Ageing however, is universal. To be fearful of such a thing would be like being fearful of the inevitable, surely?

So why is ageism so prevalent, particularly in the West? There are a number of reasons. To some extent, people don’t understand and are thus fearful of age, resenting any reminder that they, too, will get older and potentially decline. In essence, ageing is simply the body’s inability to replicate new cells, so existing cells are seen to age. It’s a very normal part of human development, but humans are so afraid of the side effects of ageing, being wrinkled skin and ultimately, death, that they try to reverse it with lotions, potions and pills.

But, more importantly, the reason people are so prejudiced towards older people in society is because we learn via models. My mum once told me a story that perfectly illustrates this. One day, a father was seen stretching a rope by his young child. The child asked “what are you doing, daddy?” The father said, “my father is old and of no use to me now, so I am preparing a noose to get rid of him”. One day, the father comes across his own child doing the same and asks him why. The child replies, “I am preparing a rope for when YOU’RE old”. Western societies are built up on nuclear families consisting of mother, father and children. Older people exist in separate entity, usually sent to older peoples homes. In pockets of developed countries, for instance the Mediterranean and Asia, and developing countries, grandparents play an important role, either by sharing wealth of experience, support or certain expertise that is unavailable to younger generations. There is an important morale of people looking after their older generations and not just having them cooped up in a home, not encouraged to be physically or mentally active. In short, the way we treat people rubs off on younger generations. If they are taught to respect and revere older people, giving them what they need, they do so.

Ultimately, the effects of ageism are significant blows to self esteem. If older people are made to feel as if they are burdensome or useless, they begin to see themselves that way, in a kind of self-fulfilling prophecy. Had I expressed my distaste to that older man in Sainsbury’s for being slow, this would have only served to make him unhappier, cause him to feel self conscious and perform worse than if he were to be given positive reinforcement of how well he was progressing. The same is true for all humans.

So, what can be done to address ageism in society? In the UK, lots of work is being done by the Government to address this. The UK Age Discrimination Act came into place in October 2006, and whilst this is harder to enforce in private sectors, they are slowly following suit. Studies into psychological and sociological development also tell us more about decline. The Seattle Longitudinal Study led by Dr K. Warner Schaie and Dr Sherry L. Willis, for instance, looks particularly at cognitive ageing. Participants from ages 22 to 101 are studied intermittently every seven years. Findings from the study suggest that intellectual decline can be reversed. Interventions performed on participants seen to decline in a cognitive manner showed decline “a function of disuse and is therefore reversible”, that “two thirds of the experimental participants showed significant improvement, and about 40% of those who had declined significantly over 14 years were returned to their pre-decline level.” Furthermore, looking into decline, they found that it could not be demonstrated significantly in the average subject prior to being 60 years old “but that decline could be found for all abilities by age 74”. In other words, whilst it may be an inevitability for humans to decline within the latter years of their life to some degree, decline doesn’t necessarily equate to senile dementia. It could just be some forgetfulness or slightly reduced ability compared to previous. Additionally, the studies suggest that much of the time, intellectual decline is reversible or symptomatic of a deep rooted, predetermined illness.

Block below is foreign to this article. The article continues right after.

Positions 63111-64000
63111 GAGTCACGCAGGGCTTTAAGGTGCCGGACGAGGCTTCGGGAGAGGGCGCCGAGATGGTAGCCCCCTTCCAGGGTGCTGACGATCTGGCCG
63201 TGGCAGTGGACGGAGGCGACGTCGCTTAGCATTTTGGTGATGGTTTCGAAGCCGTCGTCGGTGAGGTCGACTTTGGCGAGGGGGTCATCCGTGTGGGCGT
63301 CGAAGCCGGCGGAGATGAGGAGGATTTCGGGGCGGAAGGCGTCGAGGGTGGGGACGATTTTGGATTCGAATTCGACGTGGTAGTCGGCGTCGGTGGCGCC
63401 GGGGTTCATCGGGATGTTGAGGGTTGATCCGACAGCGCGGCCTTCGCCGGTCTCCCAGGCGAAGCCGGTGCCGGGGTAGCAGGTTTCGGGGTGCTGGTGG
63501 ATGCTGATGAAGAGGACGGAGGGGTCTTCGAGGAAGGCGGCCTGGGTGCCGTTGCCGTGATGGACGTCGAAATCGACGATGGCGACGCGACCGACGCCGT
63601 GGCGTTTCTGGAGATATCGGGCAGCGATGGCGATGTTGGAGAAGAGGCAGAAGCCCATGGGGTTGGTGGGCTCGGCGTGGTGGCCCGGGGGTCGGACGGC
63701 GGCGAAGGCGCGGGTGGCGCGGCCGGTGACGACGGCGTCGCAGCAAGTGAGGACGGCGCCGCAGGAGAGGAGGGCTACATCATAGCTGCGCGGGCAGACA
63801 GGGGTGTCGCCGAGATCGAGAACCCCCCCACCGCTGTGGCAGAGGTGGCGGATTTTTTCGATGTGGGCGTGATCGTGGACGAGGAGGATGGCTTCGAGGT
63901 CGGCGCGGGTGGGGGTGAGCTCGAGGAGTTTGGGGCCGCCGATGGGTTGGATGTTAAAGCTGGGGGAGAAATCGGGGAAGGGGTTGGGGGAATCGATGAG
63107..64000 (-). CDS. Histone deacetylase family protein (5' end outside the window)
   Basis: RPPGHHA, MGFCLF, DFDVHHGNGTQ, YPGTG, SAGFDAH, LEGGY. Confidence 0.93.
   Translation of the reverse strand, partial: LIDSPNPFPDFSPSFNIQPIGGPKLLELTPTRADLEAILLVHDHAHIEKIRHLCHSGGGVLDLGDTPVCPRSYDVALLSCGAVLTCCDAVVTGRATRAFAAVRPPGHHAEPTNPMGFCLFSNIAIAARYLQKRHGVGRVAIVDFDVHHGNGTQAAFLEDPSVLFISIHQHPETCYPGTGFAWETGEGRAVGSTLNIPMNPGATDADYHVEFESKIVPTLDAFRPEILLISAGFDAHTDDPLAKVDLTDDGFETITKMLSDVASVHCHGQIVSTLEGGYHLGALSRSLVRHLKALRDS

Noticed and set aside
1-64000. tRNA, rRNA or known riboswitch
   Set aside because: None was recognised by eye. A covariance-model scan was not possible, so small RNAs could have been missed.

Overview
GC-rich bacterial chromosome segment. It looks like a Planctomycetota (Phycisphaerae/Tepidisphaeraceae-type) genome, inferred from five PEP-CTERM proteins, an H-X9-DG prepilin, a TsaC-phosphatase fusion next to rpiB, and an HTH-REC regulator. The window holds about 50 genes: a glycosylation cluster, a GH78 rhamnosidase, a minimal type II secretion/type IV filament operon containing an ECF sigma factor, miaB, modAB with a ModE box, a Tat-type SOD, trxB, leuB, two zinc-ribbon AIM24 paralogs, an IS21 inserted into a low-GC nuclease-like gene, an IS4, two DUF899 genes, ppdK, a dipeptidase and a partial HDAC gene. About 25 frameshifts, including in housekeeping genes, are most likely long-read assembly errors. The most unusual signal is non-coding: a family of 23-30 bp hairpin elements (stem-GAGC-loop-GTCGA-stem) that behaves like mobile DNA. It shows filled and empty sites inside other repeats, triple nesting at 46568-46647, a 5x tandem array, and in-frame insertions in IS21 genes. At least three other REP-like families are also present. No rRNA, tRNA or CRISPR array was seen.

For many, getting older can feel as if their bodies and their minds have betrayed them, as if being old is happening to them rather than a natural part of growing up. My mother often reminisces about being young and playing football whereas in real time, her body condition is of one that wouldn’t support such an active lifestyle. She sometimes refers to her body as ‘letting her down’; that whilst she feels she is as young as she ever was, her body doesn’t cooperate. Whilst this can be a frustrating aspect of growing older, getting to hear her stories brings me so much joy that I hope will be present for my own children in the future. I hope that knowing what I know about the complexity of ageing and how sensitive a matter it is, that I can be sensitive towards those who are older and to teach younger generations the important part that older people play in society.

If you want to know more and get involved in work being done for older people, go to the following links. And if none of the above inspires you, at least be comfortable in the knowledge that if you do become senile, “you won’t know it”.

http://www.helptheaged.org.uk/en-gb

http://www.ageconcern.org.uk/

http://www.independentage.org.uk/